8 There’s A Whiff Of SkyNet About The Whole Fully-Automated Thing
Maybe it’s just because I’m a huge fan of the Terminator movies (as you can surely tell, that’s the second reference to them that I’ve shoehorned into this piece), but something about processes that are totally automated just seems totally disturbing to me.
At the Svalbard Global Seed Vault, things aren’t quite that bad. Owing to the base’s huge implications for our future, though, certain steps have to be taken. The Atlantic explains the protocol:
“Security at the facility is state of the art and fully automated---there is no full-time staff and no single person has all the codes necessary for entrance. Nor is there much traffic inside, for new seeds are only accepted a few days a year.”
7 It’s Already Proven Its Crisis-Averting Chops
As we’ve seen so far, a lot of the aspects of the Svalbard Vault were prepared with the future in mind. Possible outcomes of natural disasters, our own mistreatment of the planet and such were taken into account when designing and building the facility.
That’s just the thing, though. A lot of it is exactly that: conjecture. Importantly, however, we’ve already seen how the Vault can step up to the plate in times of crisis. In 2015, as CNN reports, the vault was opened for the first time (in response to the conflict in Syria).
“ICARDA scientists need the seeds from Norway so they can plant and regenerate them at ICARDA facilities in Lebanon and Morocco,” the story of three years ago went. “With new seeds, they can resume the important research they've been doing for decades. They will replace what they had on ice in Norway with some of the newly generated seeds.”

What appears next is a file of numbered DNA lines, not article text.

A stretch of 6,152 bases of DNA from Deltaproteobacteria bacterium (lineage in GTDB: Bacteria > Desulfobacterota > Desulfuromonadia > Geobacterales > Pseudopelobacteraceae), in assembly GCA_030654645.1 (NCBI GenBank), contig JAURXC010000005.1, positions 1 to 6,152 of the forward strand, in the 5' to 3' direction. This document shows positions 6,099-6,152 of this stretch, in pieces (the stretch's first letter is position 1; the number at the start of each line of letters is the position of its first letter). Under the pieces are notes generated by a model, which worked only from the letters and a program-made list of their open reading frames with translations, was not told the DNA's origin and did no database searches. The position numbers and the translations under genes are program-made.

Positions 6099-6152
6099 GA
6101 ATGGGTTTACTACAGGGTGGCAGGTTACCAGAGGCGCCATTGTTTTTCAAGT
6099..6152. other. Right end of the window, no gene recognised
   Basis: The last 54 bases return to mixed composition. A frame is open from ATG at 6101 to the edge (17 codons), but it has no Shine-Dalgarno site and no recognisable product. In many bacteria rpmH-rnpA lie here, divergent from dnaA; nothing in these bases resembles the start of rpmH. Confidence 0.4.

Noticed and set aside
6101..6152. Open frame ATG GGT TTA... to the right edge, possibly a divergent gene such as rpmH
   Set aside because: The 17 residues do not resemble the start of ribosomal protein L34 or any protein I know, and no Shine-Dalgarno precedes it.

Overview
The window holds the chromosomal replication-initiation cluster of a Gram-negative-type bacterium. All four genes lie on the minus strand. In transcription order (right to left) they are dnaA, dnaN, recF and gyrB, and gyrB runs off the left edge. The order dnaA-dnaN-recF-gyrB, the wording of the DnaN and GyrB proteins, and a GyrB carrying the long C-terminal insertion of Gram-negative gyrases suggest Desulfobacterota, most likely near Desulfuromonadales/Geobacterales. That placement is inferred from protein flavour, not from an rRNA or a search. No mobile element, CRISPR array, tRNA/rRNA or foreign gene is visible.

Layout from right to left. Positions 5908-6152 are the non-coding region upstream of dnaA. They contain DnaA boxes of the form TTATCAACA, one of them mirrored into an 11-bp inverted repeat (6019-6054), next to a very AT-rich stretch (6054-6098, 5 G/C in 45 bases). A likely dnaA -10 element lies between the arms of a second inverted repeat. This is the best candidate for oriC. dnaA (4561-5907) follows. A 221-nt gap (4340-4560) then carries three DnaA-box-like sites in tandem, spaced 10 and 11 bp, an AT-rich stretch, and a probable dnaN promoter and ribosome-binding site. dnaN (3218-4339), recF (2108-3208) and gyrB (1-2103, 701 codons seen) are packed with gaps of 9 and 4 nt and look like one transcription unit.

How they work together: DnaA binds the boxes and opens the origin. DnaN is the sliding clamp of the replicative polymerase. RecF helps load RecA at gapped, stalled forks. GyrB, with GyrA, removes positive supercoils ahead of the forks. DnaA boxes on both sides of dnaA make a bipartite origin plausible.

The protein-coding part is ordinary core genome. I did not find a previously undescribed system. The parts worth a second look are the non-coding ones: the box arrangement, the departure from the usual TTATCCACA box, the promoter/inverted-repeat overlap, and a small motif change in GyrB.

6 My, Grandma, What A… Diverse Collection Of Crops You Have
The Doomsday Vault has been a super-ambitious project since the first thinktank, and the implications of it are only getting bigger and more important as time goes on. After all, this is a facility that may one day play host to “every crop seed ever used by a human being,” as The Atlantic reports. It’s an understatement to say that ambitious is an understatement.
Where do we currently stand, then? According to Crop Trust, The Svalbard Vault “represents the world’s largest collection of crop diversity.”
Because it’s a collaborative effort, it hosts a variety of samples far greater than any national collection, which is exactly how it earned its status as the gene bank to end all gene banks (which isn’t an official thing, I just made it up).